The biggest event in tennis this side of the Atlantic just released its 2014 schedule! The US Open is the fourth and final grand slam tournament on tour, and it will again take place at the USTA Billie Jean King National Tennis Center. For over a century, ATP and WTA’s cream of the crop have descended upon Flushing Meadows to win the last major championship, so action and emotions always run at an all-time high. Remember Federer’s self-proclaimed “greatest shot” ever hit, or Serena’s match-ending tirade? Unforgettable moments like these all happened under bright lights in New York City.
The first ball will drop on August 25 for the Men’s and Women’s Round 1 ($38 to get-in), followed by the second and third rounds over the next five days. August 31 will up the ante with the start of Women’s Round of 16, followed by the Men’s a day later (9/1). The field drastically narrows by the time the Men’s and Women’s Semifinals gets underway (9/5-9/6). The victors will finally be crowned when the tournament culminates in Arthur Ashe Stadium on 9/7 for the women and 9/8 for the men. US Open tickets for the Men’s Finals start at $184, while the Women’s Finals are offered at a cheaper $118 minimum.
Score US Open tickets and enjoy your seat in the New York summer sun whether you attend for Men’s Singles/Doubles, Women’s Singles/Doubles, Mixed Doubles, wheelchair or junior events. The tennis complex in Flushing features two of the largest tennis stadiums in the world: the Luis Armstrong Stadium and the Arthur Ashe Stadium. The top-seeded daytime matches, evening matches and Finals will be played at Arthur Ashe Stadium (23,000 capacity). Watch the greatest players in the world (literally) sweat it out with Courtside Box seats that will have you sitting closest to the court and amongst celebrities of all kinds. Loge Level seats give you the most advantageous view, where guests get the full perspective on what’s happening down below. Promenade Seats are located in the upper bowl of Arthur Ashe and give you the best center court views. For more grounds, venue and seating information, check out the US Open Tournament Guide.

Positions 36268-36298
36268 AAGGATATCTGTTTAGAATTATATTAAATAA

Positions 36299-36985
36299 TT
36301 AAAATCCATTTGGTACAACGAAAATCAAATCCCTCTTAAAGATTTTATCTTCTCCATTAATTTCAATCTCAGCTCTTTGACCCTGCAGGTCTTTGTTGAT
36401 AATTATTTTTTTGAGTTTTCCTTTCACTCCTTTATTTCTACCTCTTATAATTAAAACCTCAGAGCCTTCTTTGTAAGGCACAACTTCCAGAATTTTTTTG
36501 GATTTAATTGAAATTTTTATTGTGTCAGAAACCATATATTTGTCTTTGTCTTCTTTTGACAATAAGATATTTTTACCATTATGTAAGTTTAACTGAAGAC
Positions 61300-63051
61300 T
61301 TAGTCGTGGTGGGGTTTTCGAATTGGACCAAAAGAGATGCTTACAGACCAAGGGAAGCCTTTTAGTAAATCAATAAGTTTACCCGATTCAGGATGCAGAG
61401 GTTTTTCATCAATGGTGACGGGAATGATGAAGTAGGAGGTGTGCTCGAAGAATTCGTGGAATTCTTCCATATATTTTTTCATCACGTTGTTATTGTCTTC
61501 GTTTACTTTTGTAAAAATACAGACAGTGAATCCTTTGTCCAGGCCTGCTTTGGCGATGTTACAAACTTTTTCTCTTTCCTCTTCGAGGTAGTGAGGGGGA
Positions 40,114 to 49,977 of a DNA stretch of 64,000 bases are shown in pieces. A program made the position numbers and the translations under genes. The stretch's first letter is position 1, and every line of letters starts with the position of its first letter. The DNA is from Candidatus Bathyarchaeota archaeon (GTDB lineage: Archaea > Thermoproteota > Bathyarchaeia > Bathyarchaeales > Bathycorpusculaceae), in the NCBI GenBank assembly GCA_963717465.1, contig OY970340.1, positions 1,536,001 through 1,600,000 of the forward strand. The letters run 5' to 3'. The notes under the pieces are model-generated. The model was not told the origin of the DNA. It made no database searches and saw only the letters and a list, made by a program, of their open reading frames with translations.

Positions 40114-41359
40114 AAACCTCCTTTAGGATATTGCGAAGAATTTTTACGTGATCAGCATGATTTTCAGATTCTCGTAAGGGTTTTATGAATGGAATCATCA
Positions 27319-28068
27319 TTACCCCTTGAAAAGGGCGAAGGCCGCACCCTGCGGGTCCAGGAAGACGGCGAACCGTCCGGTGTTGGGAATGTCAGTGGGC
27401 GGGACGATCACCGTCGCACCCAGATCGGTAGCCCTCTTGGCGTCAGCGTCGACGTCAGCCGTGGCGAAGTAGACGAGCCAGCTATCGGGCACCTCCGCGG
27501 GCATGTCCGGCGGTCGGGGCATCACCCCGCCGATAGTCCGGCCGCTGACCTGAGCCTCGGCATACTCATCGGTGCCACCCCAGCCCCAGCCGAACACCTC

US Open Recap
Last year, Serena Williams battled stormy winds and a tough-as-nails Victoria Azarenka to win her second straight US Open Championship—leaving the Belarusian in the runner-up position yet again. For the men, Andy Murray (No.6) entered as defending champion, but was dispatched early by Stanislas Wawrinka in the quarterfinals. In the end, Rafael Nadal (No.1) defeated Novak Djokovic (No.2) in an exhilarating rubber match to score his second US Open and 13th Grand Slam Title. The champions (Williams and Nadal) each received the largest sum payday in the history of the sport ($3.6 million), and became the first male-female pair in tennis to win all four grand slam titles together. For Doubles, the cheeky Bob and Mike Bryan brothers took home the trophy, while Sara Errani and Roberta Vinci won for the ladies. Ekaterina Makaroca of Russia and Bruno Soares of Brazil won the Mixed Doubles title.
Major Storylines on the Road to the 2014 US Open
This year’s US Open field is wide open, as each member of the “Big Four” (Federer, Murray, Nadal, Djokovic) have yet to gain their footing through the first Grand Slam and subsequent Masters tournaments. 2014’s hot rod and Australian Open winner, Stanislas Wawrinka (No.3), is fired up, having just defeated Federer and Djokovic in the Monte Carlo Masters. Li Na, winner of the Women’s Singles in Australia, is currently ranked No.2, just behind Williams. The field is sure to shape up by the end of the month, when the French Open gets underway May 25-June 8.
Previous No.3 and US Open champion, Maria Sharapova, had to withdraw from last year’s competition due to a shoulder injury, and has currently dropped to No.9 in the world. This season, injuries have plagued another female competitor: Victoria Azarenka (No. 4) may miss the second major bout (French Open) on the road to Flushing. Likewise, Juan del Porto, the first player to defeat Nadal and Federer back-to-back at a grand slam (the 2009 US Open), will miss a shot at the French Open and Wimbledon due to rehab for wrist surgery. Fortunately, the No. 8 ranked Argentine is expected back in time for the US Open. Another high-profile star to miss the event in France will be Roger Federer (No.4), who has opted out of the title to witness the birth of his third child. It will be the first grand slam that the hard-working pro will miss in 15 years.